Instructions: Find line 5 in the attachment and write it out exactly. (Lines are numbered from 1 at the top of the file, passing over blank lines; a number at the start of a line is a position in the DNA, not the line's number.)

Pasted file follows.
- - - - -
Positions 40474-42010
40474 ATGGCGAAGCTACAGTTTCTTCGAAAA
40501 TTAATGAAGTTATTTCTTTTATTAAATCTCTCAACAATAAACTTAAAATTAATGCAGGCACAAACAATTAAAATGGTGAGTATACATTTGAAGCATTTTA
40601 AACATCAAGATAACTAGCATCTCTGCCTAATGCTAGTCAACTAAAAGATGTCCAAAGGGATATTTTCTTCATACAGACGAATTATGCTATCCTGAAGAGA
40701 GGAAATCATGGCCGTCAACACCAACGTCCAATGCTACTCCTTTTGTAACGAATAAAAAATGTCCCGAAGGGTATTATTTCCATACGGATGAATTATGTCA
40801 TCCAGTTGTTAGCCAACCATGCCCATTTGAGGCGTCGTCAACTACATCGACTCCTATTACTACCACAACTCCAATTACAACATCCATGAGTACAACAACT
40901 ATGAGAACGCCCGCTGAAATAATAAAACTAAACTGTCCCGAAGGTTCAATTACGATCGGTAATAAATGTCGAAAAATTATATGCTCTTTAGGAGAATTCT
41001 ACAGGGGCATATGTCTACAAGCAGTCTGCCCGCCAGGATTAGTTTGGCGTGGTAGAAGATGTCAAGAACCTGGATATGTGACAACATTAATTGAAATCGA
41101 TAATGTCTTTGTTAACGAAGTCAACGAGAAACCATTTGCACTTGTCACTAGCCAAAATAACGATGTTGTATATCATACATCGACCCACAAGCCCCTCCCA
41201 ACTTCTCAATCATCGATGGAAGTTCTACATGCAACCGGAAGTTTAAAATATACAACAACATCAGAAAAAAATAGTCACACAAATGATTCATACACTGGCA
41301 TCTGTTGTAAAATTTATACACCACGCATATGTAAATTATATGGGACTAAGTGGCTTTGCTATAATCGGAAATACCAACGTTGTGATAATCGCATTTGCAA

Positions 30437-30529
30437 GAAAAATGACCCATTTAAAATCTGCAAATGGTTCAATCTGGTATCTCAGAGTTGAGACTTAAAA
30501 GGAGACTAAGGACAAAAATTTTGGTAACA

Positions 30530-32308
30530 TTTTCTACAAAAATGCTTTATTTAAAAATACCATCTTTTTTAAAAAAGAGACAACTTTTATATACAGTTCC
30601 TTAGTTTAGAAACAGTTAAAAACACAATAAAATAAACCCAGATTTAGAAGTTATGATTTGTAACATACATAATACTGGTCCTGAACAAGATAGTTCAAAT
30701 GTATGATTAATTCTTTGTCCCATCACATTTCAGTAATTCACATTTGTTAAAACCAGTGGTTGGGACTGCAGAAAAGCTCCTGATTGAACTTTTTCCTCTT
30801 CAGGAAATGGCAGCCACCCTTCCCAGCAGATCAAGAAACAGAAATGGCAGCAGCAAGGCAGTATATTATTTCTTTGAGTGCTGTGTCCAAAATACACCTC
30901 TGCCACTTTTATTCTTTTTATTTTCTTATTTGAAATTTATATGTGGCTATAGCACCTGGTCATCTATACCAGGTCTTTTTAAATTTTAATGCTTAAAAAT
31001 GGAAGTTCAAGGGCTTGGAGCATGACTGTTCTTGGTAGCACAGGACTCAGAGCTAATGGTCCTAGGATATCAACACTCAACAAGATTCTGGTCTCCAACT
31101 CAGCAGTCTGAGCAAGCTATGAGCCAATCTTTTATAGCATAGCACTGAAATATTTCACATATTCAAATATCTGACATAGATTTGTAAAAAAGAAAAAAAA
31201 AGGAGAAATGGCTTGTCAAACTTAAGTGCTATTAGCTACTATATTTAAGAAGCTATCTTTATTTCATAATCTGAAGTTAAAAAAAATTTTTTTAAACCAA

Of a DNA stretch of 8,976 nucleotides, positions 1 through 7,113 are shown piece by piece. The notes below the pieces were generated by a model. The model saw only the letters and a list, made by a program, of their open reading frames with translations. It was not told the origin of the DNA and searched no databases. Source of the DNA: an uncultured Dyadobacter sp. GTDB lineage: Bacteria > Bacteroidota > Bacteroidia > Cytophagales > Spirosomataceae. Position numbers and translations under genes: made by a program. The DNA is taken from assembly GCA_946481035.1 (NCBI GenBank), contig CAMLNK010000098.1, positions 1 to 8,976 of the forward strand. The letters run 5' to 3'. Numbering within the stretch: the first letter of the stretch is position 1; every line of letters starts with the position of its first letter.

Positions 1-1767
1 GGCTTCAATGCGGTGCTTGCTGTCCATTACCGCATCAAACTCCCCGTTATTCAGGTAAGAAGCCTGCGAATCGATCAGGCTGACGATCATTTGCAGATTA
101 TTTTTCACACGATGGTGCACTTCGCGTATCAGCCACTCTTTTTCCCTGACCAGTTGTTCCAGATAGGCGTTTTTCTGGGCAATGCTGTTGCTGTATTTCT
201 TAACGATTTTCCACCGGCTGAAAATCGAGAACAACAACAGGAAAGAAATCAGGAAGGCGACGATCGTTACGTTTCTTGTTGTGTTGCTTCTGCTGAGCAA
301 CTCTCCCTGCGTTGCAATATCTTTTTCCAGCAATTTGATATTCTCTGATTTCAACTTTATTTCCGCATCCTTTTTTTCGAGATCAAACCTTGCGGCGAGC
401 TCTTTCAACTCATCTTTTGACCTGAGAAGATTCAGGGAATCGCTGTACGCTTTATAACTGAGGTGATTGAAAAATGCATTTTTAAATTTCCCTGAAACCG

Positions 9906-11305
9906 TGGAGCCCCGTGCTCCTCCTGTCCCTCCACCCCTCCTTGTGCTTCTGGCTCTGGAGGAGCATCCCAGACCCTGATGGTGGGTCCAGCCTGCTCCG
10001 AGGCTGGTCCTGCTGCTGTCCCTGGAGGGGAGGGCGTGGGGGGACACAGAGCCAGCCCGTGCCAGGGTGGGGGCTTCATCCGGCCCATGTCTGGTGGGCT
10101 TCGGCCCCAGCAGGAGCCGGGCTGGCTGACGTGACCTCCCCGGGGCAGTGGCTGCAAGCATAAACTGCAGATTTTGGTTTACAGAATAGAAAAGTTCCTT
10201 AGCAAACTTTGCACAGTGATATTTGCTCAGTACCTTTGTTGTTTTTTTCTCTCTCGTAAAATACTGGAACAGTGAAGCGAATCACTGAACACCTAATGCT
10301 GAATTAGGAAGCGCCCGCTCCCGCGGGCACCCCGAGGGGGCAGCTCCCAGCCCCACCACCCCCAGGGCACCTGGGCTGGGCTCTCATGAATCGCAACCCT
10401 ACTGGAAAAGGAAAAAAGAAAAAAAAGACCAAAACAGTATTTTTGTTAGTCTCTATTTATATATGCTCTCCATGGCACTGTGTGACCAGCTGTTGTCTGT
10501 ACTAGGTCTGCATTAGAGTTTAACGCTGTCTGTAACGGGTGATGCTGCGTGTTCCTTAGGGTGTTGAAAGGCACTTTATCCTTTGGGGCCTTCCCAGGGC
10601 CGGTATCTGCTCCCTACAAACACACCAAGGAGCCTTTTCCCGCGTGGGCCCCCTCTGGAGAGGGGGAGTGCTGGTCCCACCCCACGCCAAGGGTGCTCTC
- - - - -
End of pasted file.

40701 GGAAATCATGGCCGTCAACACCAACGTCCAATGCTACTCCTTTTGTAACGAATAAAAAATGTCCCGAAGGGTATTATTTCCATACGGATGAATTATGTCA